DOL’s Overtime Rule Means Change for Employers in Colorado

While some employees might well be rejoicing, recent changes in overtime rules have some employers concerned. When the Department of Labor’s Overtime Rule was announced in May 2016, it introduced some important changes that will surely impact employees and employers for small businesses, non-profits and universities in Colorado. Among the many provisions within the rule, it provides for several items of note for salaried employees, including:

  • Establishes a mechanism for automatically adjusting employee income levels every three years
  • Sets standards for salary levels of the lowest-wage regions of the U.S., based on Census data
  • Allows employers to use nondiscretionary bonuses and incentive payments to satisfy up to 10% of the new salary level

The DOL has released a downloadable fact sheet that answers a great deal of the questions surrounding the new rule, but despite a plethora of information and guidance available, Colorado employers are still trying to get their heads around the many ways it will affect their businesses. While it might seem like a raise is on the horizon for some employees, it could be that only a few employees at any given company will see an increase in their own compensation, and some employers might decide their resources are spread far too thin to implement the new rule the way it’s written, so could switch some employees from salaried to hourly or other another status.

The rule is intended to update overtime thresholds (which have been updated only twice in the last 40 years) for employees who are currently exempt from overtime pay, and even though the new rule is set to take effect December 1, 2016, there are some lawmakers who have presented legislation designed to roll the rule out in phases, with full thresholds being met entirely by December 1, 2019. Representatives who introduced the Overtime Reform and Enhancement Act would like to have the threshold spread over three years. This “phasing in” period, they believe would give more time to employers, so they can adjust to the new rule in increments, both financially, and in relation to staffing needs. Their position is summarized by Congressman Kurt Schrader, who states:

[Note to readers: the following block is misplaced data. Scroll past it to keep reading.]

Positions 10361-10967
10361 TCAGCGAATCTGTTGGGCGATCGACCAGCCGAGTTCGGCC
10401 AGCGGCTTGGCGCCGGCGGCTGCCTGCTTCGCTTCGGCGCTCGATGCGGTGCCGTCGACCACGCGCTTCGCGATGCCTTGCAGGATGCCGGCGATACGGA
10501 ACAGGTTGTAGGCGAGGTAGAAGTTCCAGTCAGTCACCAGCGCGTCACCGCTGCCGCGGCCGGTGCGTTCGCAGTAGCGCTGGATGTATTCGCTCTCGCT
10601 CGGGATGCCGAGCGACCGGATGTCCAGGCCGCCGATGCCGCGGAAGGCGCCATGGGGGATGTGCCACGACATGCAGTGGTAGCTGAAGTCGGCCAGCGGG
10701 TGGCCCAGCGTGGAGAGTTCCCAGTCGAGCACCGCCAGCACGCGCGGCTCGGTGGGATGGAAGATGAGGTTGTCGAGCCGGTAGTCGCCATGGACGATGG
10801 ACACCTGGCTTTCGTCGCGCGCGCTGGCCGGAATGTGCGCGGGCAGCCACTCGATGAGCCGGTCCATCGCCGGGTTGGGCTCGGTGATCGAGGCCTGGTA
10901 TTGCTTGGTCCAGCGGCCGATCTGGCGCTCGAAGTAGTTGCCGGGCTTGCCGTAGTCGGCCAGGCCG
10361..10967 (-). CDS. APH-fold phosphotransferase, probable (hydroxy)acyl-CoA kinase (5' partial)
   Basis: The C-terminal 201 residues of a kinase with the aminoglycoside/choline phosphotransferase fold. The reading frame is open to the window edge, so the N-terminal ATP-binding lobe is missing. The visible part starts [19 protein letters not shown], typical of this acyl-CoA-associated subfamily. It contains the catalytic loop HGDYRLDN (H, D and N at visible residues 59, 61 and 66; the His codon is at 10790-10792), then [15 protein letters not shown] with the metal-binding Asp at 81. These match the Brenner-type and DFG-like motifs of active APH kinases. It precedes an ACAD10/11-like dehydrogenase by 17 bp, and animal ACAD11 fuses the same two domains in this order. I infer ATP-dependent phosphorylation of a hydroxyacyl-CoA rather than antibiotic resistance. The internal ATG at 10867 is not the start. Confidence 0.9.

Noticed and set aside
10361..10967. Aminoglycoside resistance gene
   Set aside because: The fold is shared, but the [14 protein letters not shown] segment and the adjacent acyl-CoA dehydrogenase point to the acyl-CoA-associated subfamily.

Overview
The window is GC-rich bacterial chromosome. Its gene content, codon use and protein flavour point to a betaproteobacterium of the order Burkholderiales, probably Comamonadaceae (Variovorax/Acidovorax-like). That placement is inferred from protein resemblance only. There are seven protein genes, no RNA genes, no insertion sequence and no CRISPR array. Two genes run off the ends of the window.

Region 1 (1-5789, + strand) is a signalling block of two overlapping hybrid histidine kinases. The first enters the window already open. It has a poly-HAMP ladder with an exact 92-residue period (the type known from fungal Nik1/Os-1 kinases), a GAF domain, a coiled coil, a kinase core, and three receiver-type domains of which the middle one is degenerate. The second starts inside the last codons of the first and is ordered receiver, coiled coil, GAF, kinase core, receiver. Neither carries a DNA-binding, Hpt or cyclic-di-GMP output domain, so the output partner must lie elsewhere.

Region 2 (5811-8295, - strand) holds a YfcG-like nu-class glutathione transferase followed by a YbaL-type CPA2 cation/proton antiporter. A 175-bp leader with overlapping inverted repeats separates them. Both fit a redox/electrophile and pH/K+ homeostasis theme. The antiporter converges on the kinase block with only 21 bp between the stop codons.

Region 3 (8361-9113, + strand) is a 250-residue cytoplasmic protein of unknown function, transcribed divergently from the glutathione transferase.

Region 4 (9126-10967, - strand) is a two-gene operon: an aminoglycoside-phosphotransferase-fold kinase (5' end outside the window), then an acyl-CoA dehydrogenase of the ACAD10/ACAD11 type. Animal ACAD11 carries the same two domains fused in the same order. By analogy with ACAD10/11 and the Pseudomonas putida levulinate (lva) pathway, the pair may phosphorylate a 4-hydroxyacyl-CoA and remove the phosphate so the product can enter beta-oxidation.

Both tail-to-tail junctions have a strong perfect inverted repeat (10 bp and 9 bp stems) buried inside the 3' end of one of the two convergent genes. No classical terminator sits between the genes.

“Without sufficient time to plan for the increase, cuts and demotions will become inevitable, and workers will actually end up making less than they made before,” says Schrader. “It’s long past time we strengthen overtime pay protections for American workers in a meaningful and effective way.”

The Colorado Division of Labor provides extensive details on the laws surrounding employee overtime in our state, and the new rule from the DOL provides equal details on ways for employees to be in compliance, some businesses and organizations in the state might find the new rule hard to implement, due to strained resources. Organizations in Colorado like the Colorado Association of Commerce and Industry (CACI) have voiced concerns that the rule can hurt employers, particularly smaller ones, while proponents contend the rule provides the compensation that employees deserve for the hours they put into their work.

If you need legal help, don’t hesitate to contact me at the Law Office of E.C. Lewis, P.C., home of your Denver Business Lawyer. Phone: 720-258-6647. Email:

Denver’s Housing Crunch and The Impact on Small Business

Denver’s Housing Crunch and The Impact on Small Business